December 2014 | Commentary | IT Matters

The Ins and Outs of Crossdocking Solutions

Tags: Logistics I.T., Cross-Docking

David Riffel is Solution Consulting Director, TAKE Supply Chain, 800-324-5143

Crossdocking—immediately converting inbound deliveries to outbound shipments—has become popular among shippers and third-party logistics (3PL) providers, because it reduces inventory costs and improves delivery times by eliminating intermediate warehousing activity.

Effective crossdocking requires continuous real-time visibility of shipments from supplier to end customer. Unfortunately, typical enterprise resource planning (ERP) systems don't provide granular details specific to crossdocking transactions.

Tracking individual parcels—even between trucks within the same warehouse—is a must. Low visibility risks duplicate or delayed shipments, excess inventory, and added overhead from processing rogue shipments. Companies need to know the status of crossdocked items to control product flow and effectively troubleshoot problems.

Keep Your Priorities Straight

Operations aiming for best-in-class crossdocking performance need a solution that addresses these priorities:

  • Visibility. Real-time shipment status, location, and delivery time information must be available to customers, suppliers, and 3PLs.
  • Traceability. Solutions must provide up-to-the-minute historical records of shipping activity, down to the individual parcel level, to isolate errors and bottlenecks, and simplify troubleshooting.
  • Compliance. Rules and standards need to be enforced, ensuring accuracy, timeliness, and approvals.
  • Agility. Companies must be able to quickly reroute material in transit to meet changes in demand.

Know What to Look For

The following checklist will help you choose a solution that enables continuous key performance indicators:

  • Advanced labeling. Labels must meet customer and 3PL requirements, and should include unique identifiers or parcel tracking numbers to facilitate visibility.
  • Distinct tracking database. Information on crossdocked shipments should reside in a distinct database that provides an audit trail, including individual shipment status and a view of shipping activity spanning all suppliers.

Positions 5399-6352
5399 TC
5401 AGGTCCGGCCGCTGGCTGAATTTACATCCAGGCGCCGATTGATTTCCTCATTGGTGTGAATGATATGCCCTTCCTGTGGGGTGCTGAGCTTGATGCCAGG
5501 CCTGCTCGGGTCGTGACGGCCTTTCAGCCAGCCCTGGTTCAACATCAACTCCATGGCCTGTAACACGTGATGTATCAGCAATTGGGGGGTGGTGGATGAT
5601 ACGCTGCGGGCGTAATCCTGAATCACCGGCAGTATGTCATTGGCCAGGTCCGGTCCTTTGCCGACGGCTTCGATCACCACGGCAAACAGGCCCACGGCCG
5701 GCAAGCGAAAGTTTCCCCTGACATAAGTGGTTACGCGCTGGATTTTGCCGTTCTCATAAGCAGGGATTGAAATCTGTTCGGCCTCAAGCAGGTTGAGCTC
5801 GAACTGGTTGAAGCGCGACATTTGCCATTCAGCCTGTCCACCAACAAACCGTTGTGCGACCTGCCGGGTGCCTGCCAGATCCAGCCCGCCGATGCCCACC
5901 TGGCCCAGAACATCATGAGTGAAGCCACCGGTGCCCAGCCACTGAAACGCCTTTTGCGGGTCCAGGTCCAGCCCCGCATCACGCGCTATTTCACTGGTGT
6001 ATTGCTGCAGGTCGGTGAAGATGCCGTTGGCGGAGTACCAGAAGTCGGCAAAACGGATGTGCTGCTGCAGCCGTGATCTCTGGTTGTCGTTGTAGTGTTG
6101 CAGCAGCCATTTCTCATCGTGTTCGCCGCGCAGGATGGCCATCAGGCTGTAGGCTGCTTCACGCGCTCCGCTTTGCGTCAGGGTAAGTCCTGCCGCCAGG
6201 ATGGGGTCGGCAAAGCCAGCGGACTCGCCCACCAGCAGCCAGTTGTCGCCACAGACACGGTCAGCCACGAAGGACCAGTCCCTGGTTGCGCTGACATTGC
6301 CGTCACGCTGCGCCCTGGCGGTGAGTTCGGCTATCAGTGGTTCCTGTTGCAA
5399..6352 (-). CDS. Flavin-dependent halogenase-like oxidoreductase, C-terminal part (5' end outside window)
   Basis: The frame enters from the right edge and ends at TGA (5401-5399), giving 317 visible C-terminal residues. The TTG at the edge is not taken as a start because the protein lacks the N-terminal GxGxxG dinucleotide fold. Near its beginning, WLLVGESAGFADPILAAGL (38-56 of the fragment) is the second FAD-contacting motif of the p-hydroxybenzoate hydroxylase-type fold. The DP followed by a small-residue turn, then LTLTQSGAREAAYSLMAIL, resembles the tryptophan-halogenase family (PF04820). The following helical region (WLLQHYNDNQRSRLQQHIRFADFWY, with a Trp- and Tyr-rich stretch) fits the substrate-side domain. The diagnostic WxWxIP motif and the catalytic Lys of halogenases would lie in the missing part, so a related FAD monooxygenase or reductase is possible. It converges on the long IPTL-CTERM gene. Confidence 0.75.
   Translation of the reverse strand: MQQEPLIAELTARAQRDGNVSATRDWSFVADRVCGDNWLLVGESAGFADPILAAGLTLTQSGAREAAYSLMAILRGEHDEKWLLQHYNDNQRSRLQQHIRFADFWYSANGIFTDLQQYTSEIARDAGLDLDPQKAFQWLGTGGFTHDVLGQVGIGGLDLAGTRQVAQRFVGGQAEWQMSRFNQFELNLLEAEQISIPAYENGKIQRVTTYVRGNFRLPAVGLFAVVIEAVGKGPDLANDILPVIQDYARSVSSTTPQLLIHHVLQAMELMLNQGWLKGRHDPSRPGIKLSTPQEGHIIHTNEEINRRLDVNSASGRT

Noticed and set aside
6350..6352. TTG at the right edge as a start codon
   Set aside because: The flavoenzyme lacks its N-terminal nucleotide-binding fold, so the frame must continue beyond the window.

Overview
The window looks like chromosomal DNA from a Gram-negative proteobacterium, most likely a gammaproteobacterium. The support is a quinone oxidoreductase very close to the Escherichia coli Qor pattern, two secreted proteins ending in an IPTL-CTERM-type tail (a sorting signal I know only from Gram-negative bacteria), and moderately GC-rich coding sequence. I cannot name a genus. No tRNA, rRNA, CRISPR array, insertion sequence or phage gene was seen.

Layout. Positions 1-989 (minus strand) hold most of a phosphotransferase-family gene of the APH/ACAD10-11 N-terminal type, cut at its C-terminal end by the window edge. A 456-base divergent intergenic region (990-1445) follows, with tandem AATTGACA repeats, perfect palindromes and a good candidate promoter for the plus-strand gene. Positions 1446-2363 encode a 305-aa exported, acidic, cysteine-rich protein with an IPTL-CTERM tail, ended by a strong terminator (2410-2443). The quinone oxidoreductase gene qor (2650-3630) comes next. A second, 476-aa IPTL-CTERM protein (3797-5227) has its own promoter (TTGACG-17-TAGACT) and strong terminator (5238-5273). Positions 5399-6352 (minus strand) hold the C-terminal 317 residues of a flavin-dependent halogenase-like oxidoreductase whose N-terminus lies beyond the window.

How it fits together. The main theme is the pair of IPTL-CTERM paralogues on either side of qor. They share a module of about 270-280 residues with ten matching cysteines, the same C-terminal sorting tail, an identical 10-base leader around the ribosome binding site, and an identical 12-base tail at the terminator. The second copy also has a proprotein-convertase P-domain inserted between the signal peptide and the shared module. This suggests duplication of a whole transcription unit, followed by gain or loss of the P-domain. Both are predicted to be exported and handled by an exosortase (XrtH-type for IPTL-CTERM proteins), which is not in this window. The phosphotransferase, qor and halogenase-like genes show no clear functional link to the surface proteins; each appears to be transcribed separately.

• Mobile data collection devices. Crossdocking requires a coordinated team, so mobile data collection technology is essential. Handheld devices enable personnel to scan shipments slated for crossdocking, and the devices directly update the database.
  • Supplier sweep support. Organizations with extensive distribution networks often want to extend the receiving process to suppliers to manage pickup, ensuring just-in-time receipt to the crossdock. Ideal crossdocking solutions support supplier sweep pickup of inbound materials.
  • Validation and reporting. The system must enable a central administrator to perform end-of-day validation of materials on-hand and delivered, and support consolidation of information across suppliers and customers, down to the individual shipment.
  • Returns. An ideal crossdocking solution creates unique identifiers that provide visibility and traceability for the returns process. Handheld data collection devices must also enforce compliance with returns policies.

Crossdocking follows the same basic rule as other data-driven supply chain practices: You can't improve what you can't control. To optimize performance, companies should complement their existing ERP system with integrated visibility, traceability, compliance, and agility capabilities. Otherwise, they risk multiplying the very inefficiencies that crossdocking is intended to address.